Here’s the second in our series of stories of people who’ve shaped Liverpool’s history. If you have any comments, or want to suggest someone we should feature here, why not get in touch with us at Sarsfield Memorials Liverpool?
“Honest” John McKenna
Liverpool FC’s First Manager
Born in County Monaghan, Ireland in January 1855, John McKenna moved to Liverpool in search of work on the 1870s. A keen rugby player, John transferred his allegiance to Association football after being asked by his friend John Houlding to watch Everton in action at his Anfield stadium.
The birth of Liverpool FC
When Houlding – a shrewd businessman – raised the rent Everton paid to use the stadium in 1892, the team rebelled and left Anfield to build a ground of their very own on Goodison Road. Left with a stadium but no players, Houlding enlisted the services of his friend McKenna, who used his contacts to find thirteen men from Glasgow willing to form a new team. The Scots-born team was humorously known as ‘The Team of the Macs’ locally. And so Liverpool FC was born, with ‘Honest’ John as its first manager.
McKenna wrote to the Football League, asking for the new team to be admitted to its ranks, but they refused. That first year (1892/93), Liverpool played in the Lancashire League instead, emerging as victors by the end of the season. Promotion to the Football League Second Division followed and by 1901, Liverpool had become League Champions for the very first – but by no means the last – time. And the rest, as they say, is history.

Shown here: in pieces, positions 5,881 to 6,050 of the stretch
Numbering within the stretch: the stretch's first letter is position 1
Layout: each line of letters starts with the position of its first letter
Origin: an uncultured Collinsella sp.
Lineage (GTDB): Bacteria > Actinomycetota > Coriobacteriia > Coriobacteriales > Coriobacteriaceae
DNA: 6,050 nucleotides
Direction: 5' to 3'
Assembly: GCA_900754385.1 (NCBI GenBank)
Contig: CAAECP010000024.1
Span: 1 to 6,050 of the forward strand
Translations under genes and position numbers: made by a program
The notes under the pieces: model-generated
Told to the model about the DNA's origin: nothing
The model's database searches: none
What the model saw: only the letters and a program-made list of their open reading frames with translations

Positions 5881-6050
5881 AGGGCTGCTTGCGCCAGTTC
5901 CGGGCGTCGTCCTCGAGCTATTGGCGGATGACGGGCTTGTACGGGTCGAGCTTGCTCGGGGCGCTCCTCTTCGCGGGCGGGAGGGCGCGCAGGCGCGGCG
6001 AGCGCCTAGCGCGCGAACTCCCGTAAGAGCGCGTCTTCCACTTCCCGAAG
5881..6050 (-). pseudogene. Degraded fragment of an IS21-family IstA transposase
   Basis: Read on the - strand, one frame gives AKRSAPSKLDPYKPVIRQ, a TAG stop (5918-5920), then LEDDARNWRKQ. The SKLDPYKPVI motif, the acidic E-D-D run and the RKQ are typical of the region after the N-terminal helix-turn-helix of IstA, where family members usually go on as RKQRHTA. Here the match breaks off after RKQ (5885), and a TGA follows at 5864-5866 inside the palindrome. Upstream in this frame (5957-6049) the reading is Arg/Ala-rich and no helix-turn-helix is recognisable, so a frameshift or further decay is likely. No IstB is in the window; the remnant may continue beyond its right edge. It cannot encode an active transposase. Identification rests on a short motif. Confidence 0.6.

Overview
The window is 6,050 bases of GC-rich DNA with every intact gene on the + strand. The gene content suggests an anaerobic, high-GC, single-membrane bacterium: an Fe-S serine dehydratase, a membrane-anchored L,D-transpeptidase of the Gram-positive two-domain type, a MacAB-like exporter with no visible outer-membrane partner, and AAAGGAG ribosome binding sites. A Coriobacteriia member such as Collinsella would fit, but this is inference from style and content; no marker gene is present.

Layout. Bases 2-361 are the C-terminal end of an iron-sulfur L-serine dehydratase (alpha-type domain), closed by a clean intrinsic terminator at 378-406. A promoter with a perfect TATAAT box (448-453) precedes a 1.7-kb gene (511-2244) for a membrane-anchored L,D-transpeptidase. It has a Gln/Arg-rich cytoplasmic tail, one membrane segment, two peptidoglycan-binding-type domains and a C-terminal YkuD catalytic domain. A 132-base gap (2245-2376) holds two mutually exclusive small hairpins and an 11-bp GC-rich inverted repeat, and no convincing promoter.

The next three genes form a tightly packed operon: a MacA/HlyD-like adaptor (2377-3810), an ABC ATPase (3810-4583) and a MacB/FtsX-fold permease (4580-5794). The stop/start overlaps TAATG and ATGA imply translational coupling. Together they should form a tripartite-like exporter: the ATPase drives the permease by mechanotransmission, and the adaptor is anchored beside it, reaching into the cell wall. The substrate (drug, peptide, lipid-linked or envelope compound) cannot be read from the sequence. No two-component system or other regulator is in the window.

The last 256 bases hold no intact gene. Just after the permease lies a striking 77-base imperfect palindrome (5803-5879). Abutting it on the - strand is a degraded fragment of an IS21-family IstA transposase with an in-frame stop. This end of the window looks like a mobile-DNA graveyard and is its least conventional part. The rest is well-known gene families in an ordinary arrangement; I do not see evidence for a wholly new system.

As for ‘Honest’ John, from 1906 to 1915 he served as chairman of Liverpool, followed by his election to President of the Football League in 1917, a role he held until his death in March 1936. His coffin was carried through the streets of Liverpool by three Reds and three Everton players and the influential Irishman was buried in Smithdown Cemetery (also known as Toxteth Park Cemetery). There are also commemorative plaques recording his achievements on display at Anfield and in his home town of Glaslough, County Monaghan.
Louise McTigue is a freelance writer and researcher, writing on behalf of Sarsfield Memorials Liverpool.